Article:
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Campbell River RCMP shoplifting sting nabs prolific offenders

Eight day project nets 32 arrests, recovers $8000 of merchandise
An overturned cart from an unsuccessful theft. Submitted image/ Campbell River RCMP

Campbell River RCMP arrested 32 people, and recovered more than $8,000 in merchandise during an eight day sting.

More than 35 charges will be forwarded to Crown counsel, most of which are for theft under $5,000.

Some additional recommended charges stemmed from catching drivers who were prohibited, people who were breaching court-related conditions to remain outside of certain stores, and resisting arrest.

“Despite the success of projects such as this and other police actions in the past, it’s very clear that some of our criminal element are clearly not getting the picture,” said Const. Maury Tyre. “Ten per cent of the arrests made in the project were duplicates, meaning three of the people got arrested twice by police over the course of eight days of work.

“Of the 32 people arrested, 25 had criminal records – including property crimes – or were awaiting sentencing on previous theft files.”

Tyre said the issue with shoplifting as a crime is it is often viewed as victimless and minor, based on the values of items people steal.

“What it has devolved into is a level of looting based on the belief of criminals that they won’t really face any penalties – or worse still – that it is somehow their right to take what they feel they want or need.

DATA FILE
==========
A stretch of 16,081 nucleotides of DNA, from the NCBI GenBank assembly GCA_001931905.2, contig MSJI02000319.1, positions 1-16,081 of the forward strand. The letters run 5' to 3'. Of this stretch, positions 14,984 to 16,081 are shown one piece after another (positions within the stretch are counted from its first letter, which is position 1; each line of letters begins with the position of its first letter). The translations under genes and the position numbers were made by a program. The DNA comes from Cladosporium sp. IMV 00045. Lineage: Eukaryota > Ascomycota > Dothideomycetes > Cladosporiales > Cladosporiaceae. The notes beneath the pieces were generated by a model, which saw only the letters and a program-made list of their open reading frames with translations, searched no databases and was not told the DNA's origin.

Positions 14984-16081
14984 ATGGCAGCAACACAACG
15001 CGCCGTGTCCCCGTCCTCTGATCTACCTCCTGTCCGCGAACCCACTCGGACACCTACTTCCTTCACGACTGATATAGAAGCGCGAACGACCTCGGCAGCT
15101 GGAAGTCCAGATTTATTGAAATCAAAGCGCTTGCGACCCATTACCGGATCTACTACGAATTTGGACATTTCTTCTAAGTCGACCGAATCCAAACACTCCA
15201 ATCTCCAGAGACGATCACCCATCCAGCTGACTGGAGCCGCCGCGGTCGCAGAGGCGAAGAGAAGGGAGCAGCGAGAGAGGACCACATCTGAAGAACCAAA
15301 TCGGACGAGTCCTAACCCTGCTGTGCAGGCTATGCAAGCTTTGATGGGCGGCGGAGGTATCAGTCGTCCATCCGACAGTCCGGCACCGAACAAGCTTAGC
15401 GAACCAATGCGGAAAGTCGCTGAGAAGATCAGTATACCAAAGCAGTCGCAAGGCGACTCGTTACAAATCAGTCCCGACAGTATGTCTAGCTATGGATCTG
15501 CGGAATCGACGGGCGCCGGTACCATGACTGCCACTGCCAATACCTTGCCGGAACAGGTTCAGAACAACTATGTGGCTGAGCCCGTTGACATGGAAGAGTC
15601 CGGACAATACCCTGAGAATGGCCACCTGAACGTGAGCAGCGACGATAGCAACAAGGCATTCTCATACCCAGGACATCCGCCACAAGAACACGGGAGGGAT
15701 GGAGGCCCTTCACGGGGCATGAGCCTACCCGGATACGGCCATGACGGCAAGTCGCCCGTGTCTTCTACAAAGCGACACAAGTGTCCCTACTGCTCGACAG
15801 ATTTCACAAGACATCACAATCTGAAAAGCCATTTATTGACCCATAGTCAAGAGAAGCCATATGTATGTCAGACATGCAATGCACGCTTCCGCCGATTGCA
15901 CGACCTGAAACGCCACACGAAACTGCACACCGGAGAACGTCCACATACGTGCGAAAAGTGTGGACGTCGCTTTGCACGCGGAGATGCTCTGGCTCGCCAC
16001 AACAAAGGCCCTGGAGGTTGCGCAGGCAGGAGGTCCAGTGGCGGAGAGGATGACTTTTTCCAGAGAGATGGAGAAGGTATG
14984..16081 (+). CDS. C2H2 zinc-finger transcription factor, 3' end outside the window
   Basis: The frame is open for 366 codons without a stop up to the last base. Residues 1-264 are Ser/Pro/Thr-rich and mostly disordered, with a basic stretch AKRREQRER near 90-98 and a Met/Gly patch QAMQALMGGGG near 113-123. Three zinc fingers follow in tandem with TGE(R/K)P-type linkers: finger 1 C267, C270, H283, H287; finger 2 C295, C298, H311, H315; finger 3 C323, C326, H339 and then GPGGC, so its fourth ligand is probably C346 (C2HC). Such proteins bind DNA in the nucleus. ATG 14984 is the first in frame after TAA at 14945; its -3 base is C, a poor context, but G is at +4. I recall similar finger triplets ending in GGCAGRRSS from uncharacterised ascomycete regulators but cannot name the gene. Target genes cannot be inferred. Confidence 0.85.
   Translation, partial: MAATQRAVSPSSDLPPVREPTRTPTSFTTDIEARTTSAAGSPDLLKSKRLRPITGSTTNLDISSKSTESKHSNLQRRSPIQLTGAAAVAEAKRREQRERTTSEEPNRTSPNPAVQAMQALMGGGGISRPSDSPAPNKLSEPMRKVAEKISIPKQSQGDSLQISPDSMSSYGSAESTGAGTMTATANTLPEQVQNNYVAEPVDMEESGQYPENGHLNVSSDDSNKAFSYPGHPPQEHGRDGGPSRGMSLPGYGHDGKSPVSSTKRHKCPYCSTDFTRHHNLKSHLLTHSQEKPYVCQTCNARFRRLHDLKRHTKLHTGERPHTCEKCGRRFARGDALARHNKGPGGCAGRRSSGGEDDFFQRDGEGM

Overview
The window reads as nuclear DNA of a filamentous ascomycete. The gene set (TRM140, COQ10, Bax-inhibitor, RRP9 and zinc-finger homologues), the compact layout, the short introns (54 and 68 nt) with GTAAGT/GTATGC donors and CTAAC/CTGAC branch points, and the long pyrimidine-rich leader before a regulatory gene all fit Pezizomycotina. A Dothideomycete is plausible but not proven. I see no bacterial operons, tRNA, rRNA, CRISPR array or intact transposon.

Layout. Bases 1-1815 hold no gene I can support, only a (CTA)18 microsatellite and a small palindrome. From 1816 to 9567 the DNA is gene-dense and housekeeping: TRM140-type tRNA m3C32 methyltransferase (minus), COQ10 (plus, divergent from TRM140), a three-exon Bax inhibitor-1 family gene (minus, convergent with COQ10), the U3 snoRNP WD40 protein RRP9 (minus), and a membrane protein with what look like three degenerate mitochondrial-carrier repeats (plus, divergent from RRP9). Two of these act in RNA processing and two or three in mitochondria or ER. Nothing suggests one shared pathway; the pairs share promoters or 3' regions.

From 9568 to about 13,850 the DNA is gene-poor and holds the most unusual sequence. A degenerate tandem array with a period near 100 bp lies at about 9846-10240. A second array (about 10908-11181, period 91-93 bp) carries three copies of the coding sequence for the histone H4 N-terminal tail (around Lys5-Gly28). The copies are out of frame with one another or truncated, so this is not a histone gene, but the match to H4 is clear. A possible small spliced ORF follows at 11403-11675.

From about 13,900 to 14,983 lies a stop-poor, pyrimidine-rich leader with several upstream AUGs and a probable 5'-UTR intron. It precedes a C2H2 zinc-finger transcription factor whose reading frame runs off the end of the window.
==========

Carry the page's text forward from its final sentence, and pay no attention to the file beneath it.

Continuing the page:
“These people, who are not stealing for sustenance, aren’t aware – or simply don’t care – that the cost of theft can shut down a small business and drive prices ever higher in large businesses. So in effect, the entire community becomes the victims of their sticky fingered ways.”

Tyre said it is estimated people who shoplift only get caught roughly one out of every fifty times.

“The largest amount recovered from a single individual at once during the sting was $832.72,” he noted. “That would mean that the person stealing at that rate could steal $41,636 before being caught again.”

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Police are capable of assisting stores in their loss prevention efforts, but they are not staffed at levels capable of functioning as personal security for retailers on a regular basis, so it is extremely important for stores to be proactive themselves in preventing theft.

“By no means do we want store staff or owners to put themselves in harms way to protect merchandise,” Tyre said. “But taking simple measures and setting expectations for customers can make a world of difference in preventing thefts and identifying criminals who do walk out the doors with goods.”

Theft reduction concepts some stores use, include: lockable fitting rooms controlled by staff; no large bags in store policies (backpacks etc.); requests for people to take hoods down upon entry etc; keeping high value items away from uncontrolled exits; high value item electronic tagging; staffing loss prevention personnel; training staff to be vigilant of suspicious activity; and having high quality video surveillance easily accessible by multiple staff.

To report a crime or criminal activity, call the Campbell River RCMP at 250-286-6221.

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